Reverse Polarity Protection, or, Why Is This MOSFET Smoking?

Discussion in 'General Electronics Chat' started by BLUESHIFT, Mar 7, 2014.

  1. BLUESHIFT

    Thread Starter New Member

    Aug 23, 2013
    24
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    Hey team,

    I'm about 95% of the way done with the design on the (open-source) Helium supercapacitor-powered portable speaker. It works great if you plug it in the right way...

    But the reverse polarity protection I put in seems to not work, i.e. when connected in reverse the N-CH MOSFET that should block the negative side smokes.

    (12V common cathode zener should limit Vgs to 12V ish.)

    I'm pretty sure I'm just being dumb...does anyone see how?

    [​IMG]

    [​IMG]

    https://github.com/blueshiftPDX/Helium/releases/tag/1-2

    THANKS A TON.
     
  2. Dr.killjoy

    Well-Known Member

    Apr 28, 2013
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    What about just using a connector that only goes together one way ??
     
  3. BLUESHIFT

    Thread Starter New Member

    Aug 23, 2013
    24
    4
    That is a good point.

    But given that I'm selling a DIY kit version (the Capacitizer) I think it's going to be worth making it impossible to mess that up.

    I think there's got to be a mistake in my design...
     
  4. crutschow

    Expert

    Mar 14, 2008
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    Sounds like the MOSFET parasitic substrate diode may be conducting. Are you sure the MOSFET drain and source are connected correctly on the PCB?
     
  5. #12

    Expert

    Nov 30, 2010
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    There are simpler ways to do this. A diode in series with the input voltage or a fuse followed by a diode to short he supply if it's backwards.
     
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  6. ScottWang

    Moderator

    Aug 23, 2012
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    The symbols are not the zener diodes, those are Schottky diodes, what are the real diodes you are using?
    And why not just put one zener diode?
     
  7. tindel

    Active Member

    Sep 16, 2012
    568
    193
    hmmm. Several things...

    I think you're using the nfet as a low side switch as power is applied...

    I don't think your schottkey diodes are doing anything... look at the reverse breakdown voltage... They are going to be pretty high... the diode will only work as a negative voltage protection if you use a single diode with the anode connected to ground. You will also want to connect it directly across the input...

    Also with a 24 volt input you will exceed most fet rated voltage (usually +/-20V) and you don't have a voltage divider that I can make out.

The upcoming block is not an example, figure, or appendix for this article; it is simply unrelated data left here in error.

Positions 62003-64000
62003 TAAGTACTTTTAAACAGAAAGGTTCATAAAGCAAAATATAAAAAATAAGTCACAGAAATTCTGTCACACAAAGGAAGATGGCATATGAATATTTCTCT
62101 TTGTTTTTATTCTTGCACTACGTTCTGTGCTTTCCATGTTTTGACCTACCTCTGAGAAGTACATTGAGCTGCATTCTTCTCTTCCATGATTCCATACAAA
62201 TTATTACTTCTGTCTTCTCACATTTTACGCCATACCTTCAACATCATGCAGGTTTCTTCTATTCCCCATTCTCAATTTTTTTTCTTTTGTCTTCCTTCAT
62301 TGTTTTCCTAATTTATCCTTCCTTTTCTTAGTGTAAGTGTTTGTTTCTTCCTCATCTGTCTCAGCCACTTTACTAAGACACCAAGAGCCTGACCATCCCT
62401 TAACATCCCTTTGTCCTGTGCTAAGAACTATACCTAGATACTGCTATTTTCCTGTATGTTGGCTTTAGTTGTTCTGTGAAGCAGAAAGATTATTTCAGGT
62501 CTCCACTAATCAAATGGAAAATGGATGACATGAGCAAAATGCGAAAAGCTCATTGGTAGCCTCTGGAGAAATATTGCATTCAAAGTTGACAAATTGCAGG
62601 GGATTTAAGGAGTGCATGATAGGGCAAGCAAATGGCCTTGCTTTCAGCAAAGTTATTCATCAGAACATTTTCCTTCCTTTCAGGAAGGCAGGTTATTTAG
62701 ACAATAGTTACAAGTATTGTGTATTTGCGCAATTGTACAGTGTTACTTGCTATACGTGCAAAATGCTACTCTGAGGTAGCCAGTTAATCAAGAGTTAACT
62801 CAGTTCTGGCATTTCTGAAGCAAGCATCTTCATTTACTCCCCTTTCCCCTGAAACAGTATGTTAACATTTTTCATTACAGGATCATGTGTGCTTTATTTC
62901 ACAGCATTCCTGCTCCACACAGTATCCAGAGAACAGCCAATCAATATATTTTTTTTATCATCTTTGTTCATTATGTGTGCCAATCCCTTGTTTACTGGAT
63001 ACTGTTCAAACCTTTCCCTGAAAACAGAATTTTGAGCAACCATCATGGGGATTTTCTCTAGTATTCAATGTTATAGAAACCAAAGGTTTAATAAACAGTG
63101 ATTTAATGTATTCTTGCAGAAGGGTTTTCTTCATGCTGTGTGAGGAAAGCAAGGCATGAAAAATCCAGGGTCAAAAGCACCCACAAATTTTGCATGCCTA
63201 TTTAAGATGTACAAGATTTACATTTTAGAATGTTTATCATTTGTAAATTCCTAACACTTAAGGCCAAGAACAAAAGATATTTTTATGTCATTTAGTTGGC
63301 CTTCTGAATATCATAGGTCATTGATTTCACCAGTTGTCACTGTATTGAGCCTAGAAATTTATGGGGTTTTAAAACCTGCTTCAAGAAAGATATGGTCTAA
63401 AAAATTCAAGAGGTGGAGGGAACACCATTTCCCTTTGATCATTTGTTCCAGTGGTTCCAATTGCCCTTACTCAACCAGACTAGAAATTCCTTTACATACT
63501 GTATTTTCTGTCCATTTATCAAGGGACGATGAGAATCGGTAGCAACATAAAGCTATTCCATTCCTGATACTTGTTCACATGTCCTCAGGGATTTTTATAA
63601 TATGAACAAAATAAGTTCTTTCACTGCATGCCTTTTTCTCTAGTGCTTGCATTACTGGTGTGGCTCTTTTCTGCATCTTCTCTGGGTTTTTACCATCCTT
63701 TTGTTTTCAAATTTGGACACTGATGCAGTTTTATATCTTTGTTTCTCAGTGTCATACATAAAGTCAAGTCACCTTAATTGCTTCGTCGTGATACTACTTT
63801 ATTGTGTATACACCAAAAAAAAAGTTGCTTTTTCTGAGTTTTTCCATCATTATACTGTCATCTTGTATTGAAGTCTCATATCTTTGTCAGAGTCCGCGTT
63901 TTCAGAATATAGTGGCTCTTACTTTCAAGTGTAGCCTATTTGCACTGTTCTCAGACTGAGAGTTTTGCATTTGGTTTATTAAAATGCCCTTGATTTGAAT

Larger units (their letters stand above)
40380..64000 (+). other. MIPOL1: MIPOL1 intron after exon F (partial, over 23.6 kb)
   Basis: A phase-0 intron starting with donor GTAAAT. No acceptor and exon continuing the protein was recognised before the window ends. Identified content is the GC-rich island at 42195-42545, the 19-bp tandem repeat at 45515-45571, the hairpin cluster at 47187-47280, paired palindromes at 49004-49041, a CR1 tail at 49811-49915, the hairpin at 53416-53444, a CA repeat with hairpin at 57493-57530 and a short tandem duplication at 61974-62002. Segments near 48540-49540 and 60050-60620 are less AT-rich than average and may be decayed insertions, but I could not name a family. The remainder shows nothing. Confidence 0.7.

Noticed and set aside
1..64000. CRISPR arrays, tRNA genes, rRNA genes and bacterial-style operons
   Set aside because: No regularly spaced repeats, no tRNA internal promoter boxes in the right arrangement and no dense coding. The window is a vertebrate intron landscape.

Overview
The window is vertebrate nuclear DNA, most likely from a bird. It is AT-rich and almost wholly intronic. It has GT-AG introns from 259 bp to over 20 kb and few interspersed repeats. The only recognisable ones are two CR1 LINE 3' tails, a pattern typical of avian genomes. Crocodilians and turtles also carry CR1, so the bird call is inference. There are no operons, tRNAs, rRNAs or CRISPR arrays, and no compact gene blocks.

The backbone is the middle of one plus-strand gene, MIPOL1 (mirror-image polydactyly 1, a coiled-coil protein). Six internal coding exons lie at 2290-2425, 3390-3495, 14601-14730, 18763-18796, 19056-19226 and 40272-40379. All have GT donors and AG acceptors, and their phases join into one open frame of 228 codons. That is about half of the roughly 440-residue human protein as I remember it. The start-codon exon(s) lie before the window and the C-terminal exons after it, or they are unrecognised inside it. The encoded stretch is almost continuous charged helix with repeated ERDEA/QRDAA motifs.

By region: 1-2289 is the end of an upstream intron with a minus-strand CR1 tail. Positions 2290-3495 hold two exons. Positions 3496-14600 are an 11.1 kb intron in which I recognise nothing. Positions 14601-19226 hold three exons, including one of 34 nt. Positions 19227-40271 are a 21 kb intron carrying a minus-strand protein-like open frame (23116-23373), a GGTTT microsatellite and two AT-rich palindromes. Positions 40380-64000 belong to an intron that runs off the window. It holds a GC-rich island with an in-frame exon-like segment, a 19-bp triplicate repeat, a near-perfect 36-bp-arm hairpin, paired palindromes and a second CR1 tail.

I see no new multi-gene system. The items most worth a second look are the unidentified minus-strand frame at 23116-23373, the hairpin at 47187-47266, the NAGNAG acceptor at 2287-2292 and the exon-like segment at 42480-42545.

8. GopherT

    AAC Fanatic!

    Nov 23, 2012
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    Why not use polarized plugs to insure the user connects it correctly?
     
  9. AfdhalAtiffTan

    Active Member

    Nov 20, 2010
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  10. ErnieM

    AAC Fanatic!

    Apr 24, 2011
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    You really want a P channel device there.
     
  11. BLUESHIFT

    Thread Starter New Member

    Aug 23, 2013
    24
    4
    Thanks everybody.

    #12 - Fuse + diode is a great idea, accomplishes the goals more transparently plus adding a fuse is a good idea anyway. I'm trying to avoid the drop of a diode in series, because it seems avoidable.

    The part is a dual Zener, just used the dual Schottkey symbol out if laziness. Part number is on the PCB - I'll revise the schematic.

    Is the transistor soldered correctly? It looks good but I wouldn't be shocked if something is wrong. Actually it could even be on there backward, I'll check that out.

    Super helpful, I appreciate it.
     
  12. BLUESHIFT

    Thread Starter New Member

    Aug 23, 2013
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    Also - is p-channel actually a better solution? Blocking imaginary positive charges vs. blocking electrons, seems symmetrical, right? I can't think of a counterexample...
     
  13. bertus

    Administrator

    Apr 5, 2008
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  14. crutschow

    Expert

    Mar 14, 2008
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    You can use a P--channel in the positive lead or an N-channel in the negative lead. Both perform the same function. Has nothing to do with the polarity of the charge. But an N-channel has a lower ON resistance for the same chip size so is normally preferred, all else being equal.
     
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  15. BLUESHIFT

    Thread Starter New Member

    Aug 23, 2013
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    Right - symmetrical but the voltage drop across n vs. p channel thing from previous post. Thanks everybody.
     
  16. AfdhalAtiffTan

    Active Member

    Nov 20, 2010
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    Have you checked the PCB trace? It seems to me that it is mirrored...
     
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  17. BLUESHIFT

    Thread Starter New Member

    Aug 23, 2013
    24
    4
    Not mirrored, not on backward. Solder joints appear solid, but that seems to be the most likely problem...

    I'm going to stop thinking about this and switch over to a fuse / diode for the next revision anyway.
     
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